The Software IP Report

Telephone Call Processing Claims Patent-Ineligible

By Charles Bieneman

Categories: Patent Eligibility, The Software IP Report

Various claims of two patents covering telephone call processing were found to be directed to respective patent-ineligible abstract ideas: “sequentially dialing a list of telephone numbers to overcome a busy signal,” and retrieving stored data from a “database in response to the initiation of a phone call, and inserting at least a portion of that data in the already-existing callerID field.” Because the claims did not recite a significant additional “inventive concept,” the court granted a motion for judgment on the pleadings based on patent-ineligibility under 35 USC § 101 and the Alice/Mayo test in BroadSoft, Inc. v. CallWave Communications, LLC, No. 13-711-RGA  (D. Del. Oct. 1, 2017).

There were two categories of claims at issue in the patents-in-suit (US 8,351,591 and US 7,822,188): the “sequential dialing claims” and the “single number outcall claims.”

Independent claim 40 of the ’188 patent was a sequential dialing claim. The court characterized this claim as

directed to organizing human activity: accessing stored information when prompted by a user’s incoming call, and executing an automated response according to stored instructions provided in advance by a subscriber.

Further, dependent claim 41 provided the further limitation of specifying “parameters for the ‘Internet protocol proxy.’” But this limitation did not change the fundamental subject matter; at root, the claimed call processing system was simply provided for “connecting a caller with a called party by dialing multiple numbers for the called party if necessary.” Thus, the sequential dialing claims were directed to the foregoing abstract idea.

The court then turned to the question of whether the claims included an inventive concept to overcome the patent-ineligible abstract idea. But the claims, as described in the ’188 patent, used “elements of the call processing system” that it characterized “as ‘standard.’”  Further, although the claims recited certain rules,  this case was not like McRO, Inc. v. Bandai Namco Games America Inc., where rules were implemented to improve “automated facial animation.” In contrast, “the genus of rules recited here does not represent an improvement to telephony technology.” Moreover, claim 41 did not recite an inventive concept with its recitation of a “hybrid network,” because it is only description of the functionality recited was that it “takes place without describing how this process is accomplished.”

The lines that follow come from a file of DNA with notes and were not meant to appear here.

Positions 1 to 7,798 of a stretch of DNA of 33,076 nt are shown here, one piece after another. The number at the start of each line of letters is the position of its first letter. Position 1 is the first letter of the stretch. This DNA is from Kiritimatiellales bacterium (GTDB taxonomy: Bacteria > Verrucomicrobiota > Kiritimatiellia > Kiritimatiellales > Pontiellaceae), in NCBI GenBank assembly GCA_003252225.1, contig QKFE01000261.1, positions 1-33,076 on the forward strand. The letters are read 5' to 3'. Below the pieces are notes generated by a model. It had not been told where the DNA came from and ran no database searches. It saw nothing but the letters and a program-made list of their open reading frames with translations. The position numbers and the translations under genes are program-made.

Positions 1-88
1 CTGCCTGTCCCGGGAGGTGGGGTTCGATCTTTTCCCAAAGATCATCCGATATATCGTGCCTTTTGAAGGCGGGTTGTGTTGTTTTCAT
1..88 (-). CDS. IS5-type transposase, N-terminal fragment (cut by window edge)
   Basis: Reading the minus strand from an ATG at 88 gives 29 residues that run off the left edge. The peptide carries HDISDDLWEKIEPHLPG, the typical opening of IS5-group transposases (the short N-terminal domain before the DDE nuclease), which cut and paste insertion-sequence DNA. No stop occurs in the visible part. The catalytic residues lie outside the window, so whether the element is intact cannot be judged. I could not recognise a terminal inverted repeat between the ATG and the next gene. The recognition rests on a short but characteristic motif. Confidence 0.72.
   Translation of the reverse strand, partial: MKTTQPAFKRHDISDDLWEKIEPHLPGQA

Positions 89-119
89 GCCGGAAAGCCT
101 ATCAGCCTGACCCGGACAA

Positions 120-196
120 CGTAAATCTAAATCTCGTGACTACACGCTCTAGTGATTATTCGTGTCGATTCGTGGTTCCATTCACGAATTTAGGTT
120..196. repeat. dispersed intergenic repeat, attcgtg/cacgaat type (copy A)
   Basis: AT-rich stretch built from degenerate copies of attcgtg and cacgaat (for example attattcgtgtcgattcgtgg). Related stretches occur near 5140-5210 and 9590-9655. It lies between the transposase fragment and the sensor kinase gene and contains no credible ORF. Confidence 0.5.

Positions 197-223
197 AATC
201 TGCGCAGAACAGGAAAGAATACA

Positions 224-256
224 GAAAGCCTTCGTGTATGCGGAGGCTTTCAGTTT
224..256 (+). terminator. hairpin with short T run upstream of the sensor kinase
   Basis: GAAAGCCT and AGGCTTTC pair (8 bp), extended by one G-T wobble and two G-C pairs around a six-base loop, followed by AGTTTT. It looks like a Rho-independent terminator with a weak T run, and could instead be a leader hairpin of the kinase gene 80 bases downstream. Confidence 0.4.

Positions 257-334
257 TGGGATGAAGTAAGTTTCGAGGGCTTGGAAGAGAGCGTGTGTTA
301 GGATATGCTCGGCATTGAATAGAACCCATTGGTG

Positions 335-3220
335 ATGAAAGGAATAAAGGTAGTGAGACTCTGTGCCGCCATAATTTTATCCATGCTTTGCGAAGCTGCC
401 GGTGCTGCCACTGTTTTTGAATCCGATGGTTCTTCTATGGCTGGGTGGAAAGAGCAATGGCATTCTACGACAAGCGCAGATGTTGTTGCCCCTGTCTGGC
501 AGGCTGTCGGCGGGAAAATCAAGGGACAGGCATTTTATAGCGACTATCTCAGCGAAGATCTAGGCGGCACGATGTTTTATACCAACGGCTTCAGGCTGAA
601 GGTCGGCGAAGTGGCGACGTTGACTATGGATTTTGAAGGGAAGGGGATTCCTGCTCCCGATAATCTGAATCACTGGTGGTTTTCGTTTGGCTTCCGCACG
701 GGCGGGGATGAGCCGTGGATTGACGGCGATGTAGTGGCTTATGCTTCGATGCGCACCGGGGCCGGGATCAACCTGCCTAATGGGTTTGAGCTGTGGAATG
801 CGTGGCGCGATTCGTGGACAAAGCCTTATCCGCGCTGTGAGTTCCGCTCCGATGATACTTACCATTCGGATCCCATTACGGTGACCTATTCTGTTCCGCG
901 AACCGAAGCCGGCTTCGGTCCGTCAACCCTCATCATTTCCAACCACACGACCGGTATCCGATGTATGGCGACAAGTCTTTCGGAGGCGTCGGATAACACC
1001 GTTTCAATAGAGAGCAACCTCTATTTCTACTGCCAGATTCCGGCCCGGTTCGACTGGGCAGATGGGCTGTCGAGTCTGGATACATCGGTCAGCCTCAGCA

Turning to the “single number outcall claims,” represented by claim 1 of the ’591 patent, the court agreed that the claims recited mere storage of information, “telephone addresses,” and the subsequent transmission of the telephone addresses into a callerID field. This was allegedly a long practiced concept “because a call involving an assistant located in an office who connects an employee working from home with a third party would display a number for the office, rather than the employee’s home phone number, in the callerID field.”

Finding the claims directed to an abstract idea, the court again rejected comparison to the patent-eligible rules of McRO. Although technological components, i.e., “conventional telephony components,” were deployed in the claims solution, “the problem of being unable to reach a particular individual is a practical, human unavailability problem, not a technological one.” There was no inventive concept because the claims “merely employee known hardware components and limit conventional steps to the computer telephony environment.”

The court also granted a motion for summary judgment that certain claims were invalid as anticipated, but refused to grant an “obviousness challenge.”

Lessons for Practice

This is yet another Section 101 case in which a technical environment was not enough to save the claims. Once again, we can see the importance of describing not just a technical solution, but a technical problem that is solved by that technical solution. And then, of course, tying claims to the described technical problem and solution is crucial.